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Okay editors of Earth. I know you, like me, absolutely adore words. Oh sure you have to insist on pesky word counts and such in order not to produce a volume too heavy for the average sized human to heft. I gotcha. And I know I probably aggravated the beejeebers out of you by submitting that last manuscript with a couple thousand words too many, but listen! I have the BEST idea! I mean this is gonna shake up the writing world more than the invention of the ebook. Ready? Take a peek at the video. You can thank me at your leisure. I’ll wait right here by the phone.

Click. You’ll love it. Promise.

 

Birthing a new book…or an ugly monkey?

 

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Well here we go, people of Earth! It’s launch day for the first book in four book series! Am I excited? Yes! Scared? You betcha! Launching a new book is like having a baby. You hope everyone will say, “Amazing! Spectacular! Look at those ear lobes!” At the same time, you worry that people will say, “Oh man. That baby is just plain ugly, a real wrinkly faced monkey!” Yep, it takes a thick skin to be in this business, let me tell you. It also takes a lot of time. Launch day is the culmination of countless hours of writing, but also booking time on people’s blogs, soliciting reviews, planning posts on various social media channels and creating memes, among other things.

Speaking of hours…I’ve got like a bajillion contests going on to celebrate this book/monkey launch. Here are links to a few, and I also host a giveaway on my YouTube channel and occasionally on Instagram (dana_Mentink) as well as one on Goodreads.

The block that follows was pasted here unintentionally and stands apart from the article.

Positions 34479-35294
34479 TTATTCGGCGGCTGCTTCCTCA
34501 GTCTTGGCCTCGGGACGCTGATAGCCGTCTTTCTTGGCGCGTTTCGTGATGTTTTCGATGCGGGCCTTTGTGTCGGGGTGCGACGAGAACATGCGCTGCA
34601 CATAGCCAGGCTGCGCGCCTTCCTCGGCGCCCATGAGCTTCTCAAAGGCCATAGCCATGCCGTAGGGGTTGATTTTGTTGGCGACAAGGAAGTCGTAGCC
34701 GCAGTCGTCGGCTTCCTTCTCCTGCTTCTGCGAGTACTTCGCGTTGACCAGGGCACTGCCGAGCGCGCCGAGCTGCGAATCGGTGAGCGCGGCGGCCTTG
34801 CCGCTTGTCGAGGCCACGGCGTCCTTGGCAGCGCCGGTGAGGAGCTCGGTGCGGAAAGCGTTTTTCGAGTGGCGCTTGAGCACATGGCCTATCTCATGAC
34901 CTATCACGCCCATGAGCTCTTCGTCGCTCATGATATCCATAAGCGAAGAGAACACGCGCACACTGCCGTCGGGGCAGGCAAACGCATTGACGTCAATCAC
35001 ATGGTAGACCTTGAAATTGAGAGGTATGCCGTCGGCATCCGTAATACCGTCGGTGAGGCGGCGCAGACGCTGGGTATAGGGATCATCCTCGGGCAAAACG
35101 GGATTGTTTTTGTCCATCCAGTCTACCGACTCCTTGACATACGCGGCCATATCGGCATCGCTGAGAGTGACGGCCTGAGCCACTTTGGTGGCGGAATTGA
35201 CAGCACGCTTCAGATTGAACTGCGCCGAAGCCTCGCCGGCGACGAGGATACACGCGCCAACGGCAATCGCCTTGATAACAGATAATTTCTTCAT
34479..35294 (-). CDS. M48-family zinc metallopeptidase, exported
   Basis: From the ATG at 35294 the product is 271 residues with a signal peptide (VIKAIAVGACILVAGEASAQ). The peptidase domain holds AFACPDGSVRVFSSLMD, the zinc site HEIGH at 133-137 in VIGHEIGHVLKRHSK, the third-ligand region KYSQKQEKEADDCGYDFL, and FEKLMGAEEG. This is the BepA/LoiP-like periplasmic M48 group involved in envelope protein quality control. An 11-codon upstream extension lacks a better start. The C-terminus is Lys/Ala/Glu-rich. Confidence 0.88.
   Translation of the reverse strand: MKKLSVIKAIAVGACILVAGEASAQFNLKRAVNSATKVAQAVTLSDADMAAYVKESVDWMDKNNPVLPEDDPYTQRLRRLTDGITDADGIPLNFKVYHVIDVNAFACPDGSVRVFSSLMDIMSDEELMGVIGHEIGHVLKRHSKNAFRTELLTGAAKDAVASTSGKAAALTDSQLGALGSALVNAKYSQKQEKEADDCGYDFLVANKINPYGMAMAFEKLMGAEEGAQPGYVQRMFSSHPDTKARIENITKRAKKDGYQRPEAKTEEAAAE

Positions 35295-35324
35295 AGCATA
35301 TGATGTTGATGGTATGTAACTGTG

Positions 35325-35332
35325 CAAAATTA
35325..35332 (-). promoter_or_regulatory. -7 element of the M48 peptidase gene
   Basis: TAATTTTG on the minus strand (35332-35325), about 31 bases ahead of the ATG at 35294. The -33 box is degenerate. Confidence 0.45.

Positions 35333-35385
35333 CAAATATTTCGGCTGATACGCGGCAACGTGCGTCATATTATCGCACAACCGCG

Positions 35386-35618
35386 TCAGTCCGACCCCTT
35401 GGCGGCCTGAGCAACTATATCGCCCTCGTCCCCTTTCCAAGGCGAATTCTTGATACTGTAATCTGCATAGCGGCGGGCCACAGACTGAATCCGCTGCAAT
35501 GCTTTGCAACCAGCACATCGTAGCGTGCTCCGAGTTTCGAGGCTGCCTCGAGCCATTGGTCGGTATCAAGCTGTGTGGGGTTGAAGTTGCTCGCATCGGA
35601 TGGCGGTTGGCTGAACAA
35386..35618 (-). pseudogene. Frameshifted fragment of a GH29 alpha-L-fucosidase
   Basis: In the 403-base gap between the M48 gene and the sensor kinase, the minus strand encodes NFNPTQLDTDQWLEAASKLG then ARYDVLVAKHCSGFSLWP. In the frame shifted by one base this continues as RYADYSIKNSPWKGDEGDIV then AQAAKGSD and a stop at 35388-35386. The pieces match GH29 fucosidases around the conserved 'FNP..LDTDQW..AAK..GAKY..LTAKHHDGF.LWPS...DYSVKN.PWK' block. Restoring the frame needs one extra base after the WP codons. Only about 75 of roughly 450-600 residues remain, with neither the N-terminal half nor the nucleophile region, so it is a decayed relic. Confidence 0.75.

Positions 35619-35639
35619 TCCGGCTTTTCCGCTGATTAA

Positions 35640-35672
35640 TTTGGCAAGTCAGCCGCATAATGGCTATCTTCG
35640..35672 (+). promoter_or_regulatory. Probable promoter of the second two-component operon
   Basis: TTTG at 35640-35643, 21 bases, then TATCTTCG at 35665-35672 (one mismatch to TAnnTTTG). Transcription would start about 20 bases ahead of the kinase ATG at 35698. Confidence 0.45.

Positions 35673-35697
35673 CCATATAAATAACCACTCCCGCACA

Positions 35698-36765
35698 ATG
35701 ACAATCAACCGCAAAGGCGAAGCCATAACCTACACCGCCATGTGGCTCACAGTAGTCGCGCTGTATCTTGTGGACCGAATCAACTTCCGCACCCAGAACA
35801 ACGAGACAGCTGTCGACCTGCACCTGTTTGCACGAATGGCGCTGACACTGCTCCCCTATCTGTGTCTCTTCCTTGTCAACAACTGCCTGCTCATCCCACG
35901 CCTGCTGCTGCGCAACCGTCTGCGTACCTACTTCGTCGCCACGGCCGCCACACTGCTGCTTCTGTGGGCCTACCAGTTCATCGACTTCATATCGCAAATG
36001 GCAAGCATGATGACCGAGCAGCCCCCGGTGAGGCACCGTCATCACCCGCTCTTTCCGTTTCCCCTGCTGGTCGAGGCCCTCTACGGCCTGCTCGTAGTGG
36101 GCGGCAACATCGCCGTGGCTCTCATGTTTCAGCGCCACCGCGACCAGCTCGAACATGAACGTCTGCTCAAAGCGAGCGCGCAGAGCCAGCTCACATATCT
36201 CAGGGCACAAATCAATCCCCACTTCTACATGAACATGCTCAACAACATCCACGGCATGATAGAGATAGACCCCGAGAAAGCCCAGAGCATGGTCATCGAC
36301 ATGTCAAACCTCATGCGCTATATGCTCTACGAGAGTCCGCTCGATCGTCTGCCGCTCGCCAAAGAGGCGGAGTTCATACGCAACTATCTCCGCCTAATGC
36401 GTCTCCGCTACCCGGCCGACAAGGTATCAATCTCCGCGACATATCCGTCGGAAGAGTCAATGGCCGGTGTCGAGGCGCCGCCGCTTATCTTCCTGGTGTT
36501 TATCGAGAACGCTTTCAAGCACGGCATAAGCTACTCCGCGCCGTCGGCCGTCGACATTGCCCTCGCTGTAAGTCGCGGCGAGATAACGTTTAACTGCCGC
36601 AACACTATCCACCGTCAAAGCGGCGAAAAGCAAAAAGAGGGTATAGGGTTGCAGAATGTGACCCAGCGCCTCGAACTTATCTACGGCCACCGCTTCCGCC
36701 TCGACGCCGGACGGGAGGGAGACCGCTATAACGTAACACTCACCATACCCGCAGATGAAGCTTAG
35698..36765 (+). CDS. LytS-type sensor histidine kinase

Celebrate Lit Tour and Giveaway

 

Booksweeps 25 Author Giveaway

 

 

 

Dear sobbing writers,

Yep, I know you’ve slaved over that manuscript and it was torture to pry it out of your hands and hand it over to your trusted first line readers. Uh huh, I get it that you love your hero and you have sweated over the sagging middle and written an ending that makes you tear up every time you read it. No one, but no one, will treat those lovely pages as tenderly as you have. Believe me, I understand, but it’s time, people. It’s time to face the music and listen to what your trusted peeps are going to tell you. I know it hurts, believe me, even after thirty-five books it still hurts, but it has to be done. You wouldn’t send up a plane without a test flight would you? Serve that new tofu recipe to your mother-in-law until you’ve tried it out first? So chin up, best pencil forward and let’s do this. Check out the video because I’m doing it to. We shall cry together! Onward!

P.S. If you know a fellow writer type, feel free to share this video. We’re in this together, peeps!

 

Dear writers who kill dogs…

Dear Writers Who Kill Off  Dogs;

Not to be overly regulatory, but I believe if you are going to kill off a dog in a novel, you should have to put a little warning label on the cover. Readers are sensitive about many things, but there is nothing that gets down in their cockles like the mistreatment of animals. I know. In my first cozy series I committed the sin of wounding a bird in book one. The bird was damaged mind you, not killed. Though I diligently explained the bird’s road to recovery, I got more mail about that than the murdered characters. People love their animals in illogical ways, most of all, their dogs. Why is this? Perhaps it’s the fact that dogs have no voice and they are the epitome of unconditional love. I am not sure, but what I do know is if I’m writing a book about dogs, they’re going to live, by gum. If I’m reading a book with a dog as a character, I jolly well expect Fido to survive. Irrational? Yes. Unrealistic? Maybe, but it’s a deal breaker for me. If that critter dies in chapter five, I’m out, and I don’t care how riveting the plot.

So there you go. Am I alone in this? How do you feel out there writers and readers of planet Earth? Can you handle dead dogs in your novels? 

Info about Dana’s book Sit, Stay, Love